black and white photo of Iris DeMent performing onstage
Photo by Ebet Roberts/Redferns

30 Years Later, Iris DeMent's 'Infamous Angel' Remains a Masterwork of Country Storytelling

"People call me country," singer Iris DeMent told journalist Ben Thompson for The Independent while on tour in Britain in 1994, "But country doesn't call me country."

Country music has long misaligned its women as second class to the masculine, cowboy image of artists the industry tends to favor, denying female artists country radio play or just ignoring them altogether. Iris DeMent started her carer in the early '90s, predating country music's pop renaissance led by Shania Twain and The Chicks, coming up in what was essentially no-(wo)man's land.

Not that the country music genre didn't already have successful women before her; The Judds were already a top-charting act for the decade prior and singers like Trisha Yearwood and Reba McEntire were gaining their own ground before DeMent released her debut album Infamous Angel in 1992. Still, few of her mainstream peers were singing their own material as DeMent, who was highly indebted to the popular singer-songwriter style of the '70s, did.

Born as the 14th child to Pat and Flora Mae DeMent of Paragould, Arkansas, Iris grew up in a musical family whose cornerstone was mother Flora Mae's dream of moving to Nashville to sing in the Grand Ole Opry. The family moved to the suburbs of Los Angeles when Iris was three, settling in what could be the direct antithesis of their home in the Ozarks.

Iris DeMent performing at Town Hall on Thursday night, September 16, 1999.(Photo by Hiroyuki Ito/Getty Images)

Photo by Hiroyuki Ito/Getty Images

Iris however still felt connected to her Arkansas roots even in the blistering California sun, and became enmeshed in a multitude of different genres; the chill Laurel Canyon folk of James Taylor and Joni Mitchell, country legends like Merle Haggard and even gospel music. 

All these influences are evident on Infamous Angel and,  30 years since its initial release, the album plays as a masterful amalgamation of DeMent's life experiences and inspirations. Dement's love of her mother is all over the album, especially on the one-two punch of songs that close the album.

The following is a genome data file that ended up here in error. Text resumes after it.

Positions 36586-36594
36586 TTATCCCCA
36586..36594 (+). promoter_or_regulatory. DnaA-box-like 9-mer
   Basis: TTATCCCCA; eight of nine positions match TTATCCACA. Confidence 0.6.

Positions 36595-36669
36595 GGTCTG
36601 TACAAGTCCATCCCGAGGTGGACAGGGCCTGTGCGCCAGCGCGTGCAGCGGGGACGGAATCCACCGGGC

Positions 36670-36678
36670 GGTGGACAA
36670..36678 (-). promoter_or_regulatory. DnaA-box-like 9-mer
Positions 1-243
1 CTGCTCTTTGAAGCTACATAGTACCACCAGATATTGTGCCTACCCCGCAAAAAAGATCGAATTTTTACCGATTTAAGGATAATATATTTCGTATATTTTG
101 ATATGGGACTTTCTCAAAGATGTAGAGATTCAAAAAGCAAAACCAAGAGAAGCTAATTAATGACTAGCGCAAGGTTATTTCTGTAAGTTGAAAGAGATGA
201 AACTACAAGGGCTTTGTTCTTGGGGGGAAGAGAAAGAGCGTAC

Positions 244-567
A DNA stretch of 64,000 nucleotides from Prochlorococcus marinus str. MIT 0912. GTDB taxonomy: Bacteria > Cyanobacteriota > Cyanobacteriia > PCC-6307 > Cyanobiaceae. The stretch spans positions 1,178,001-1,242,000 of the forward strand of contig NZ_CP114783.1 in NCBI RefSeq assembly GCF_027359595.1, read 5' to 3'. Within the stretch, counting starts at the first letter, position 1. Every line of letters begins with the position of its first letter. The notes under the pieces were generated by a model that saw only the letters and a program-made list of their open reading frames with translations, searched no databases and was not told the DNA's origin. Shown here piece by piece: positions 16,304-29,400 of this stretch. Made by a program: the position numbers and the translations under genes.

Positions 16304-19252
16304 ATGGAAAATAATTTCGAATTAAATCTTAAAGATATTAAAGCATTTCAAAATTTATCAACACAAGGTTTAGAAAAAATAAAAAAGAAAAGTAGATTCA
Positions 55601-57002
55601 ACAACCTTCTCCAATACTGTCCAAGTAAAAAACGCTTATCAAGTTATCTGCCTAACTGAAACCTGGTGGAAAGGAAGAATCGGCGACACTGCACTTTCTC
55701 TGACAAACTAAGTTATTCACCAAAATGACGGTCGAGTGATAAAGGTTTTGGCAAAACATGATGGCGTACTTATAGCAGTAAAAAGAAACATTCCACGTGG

"Mama's Opry" is dedicated to Iris' upbringing when her parents would throw parties to give Flora a space to perform and give her a semblance of her dream of the Opry stage. Fiddle strings fly higher as the guitars plunk along in a tender tribute to DeMent's quiet upbringing, "her eyes, how they would sparkle as she sang those songs."

The final track "Higher Ground" actually features Flora on lead vocals after a spoken-word introduction by Iris. "No voice has inspired me more than my mother's. She showed me that music is a pathway to higher ground." Flora's voice is high and warbly compared to Iris's deeper drawl, but hearing the two in harmony shows the vocal cadence unique to the DeMent lineage that the two share.

When she first arrived on the scene, country music critics would often ascribe notions of purity and innocence to Dement's music, a particularly sexist insult for a woman who was over 30 when she debuted. But many of her songs like "Let the Mystery Be" and "Wasteland of the Free" off her 1996 album The Way I Should address topics like religious skepticism and crooked politicians for which she received hate mail and death threats from angry conservative country fans. But as shown by Nashville's repeated aversion to female country stars, breaking out of the country music machine is sometimes the best opportunity for women to find greater success.

DeMent got the seal of approval from legendary singer-songwriter John Prine, who is quoted on the back cover of Infamous Angel, "Listen to this music, it's good for you!" and the two became frequent collaborators. That's Dement's warble opposite Prine on his famous duet "In Spite of Ourselves."

Iris DeMent has also seen crossover success by inspiring artists of all genres. 10,000 Maniacs singer Natalie Merchant covered "Let the Mystery Be" with the Talking Heads' David Byrne for her MTV Unplugged album, and Johnny Reznik of the Goo Goo Dolls has said that he titled their hit "Iris" after seeing her show advertised in a local newspaper. 

NASHVILLE, TN - SEPTEMBER 13: Iris DeMent performs onstage during the 2017 Americana Music Association Honors & Awards on September 13, 2017 in Nashville, Tennessee.

Photo by Rick Diamond/Getty Images for Americana Music

Perhaps a nod from the Grand Ole Opry would've brought DeMent's fame to greater heights, but her mama's opry seemed to give her all she needed.

The following are a few of Iris DeMent's songs mentioned in the article that are most integral to her legacy.

"Our Town" from Infamous Angel


"Let the Mystery Be" from Infamous Angel 


"Mama's Opry" from Infamous Angel

"In Spite of Ourselves" with John Prine

"Wasteland of the Free" from The Way I Should 

READ MORE: 'In Spite of Ourselves' The Story Behind John Prine and Iris DeMent's Sweet and Funny Duet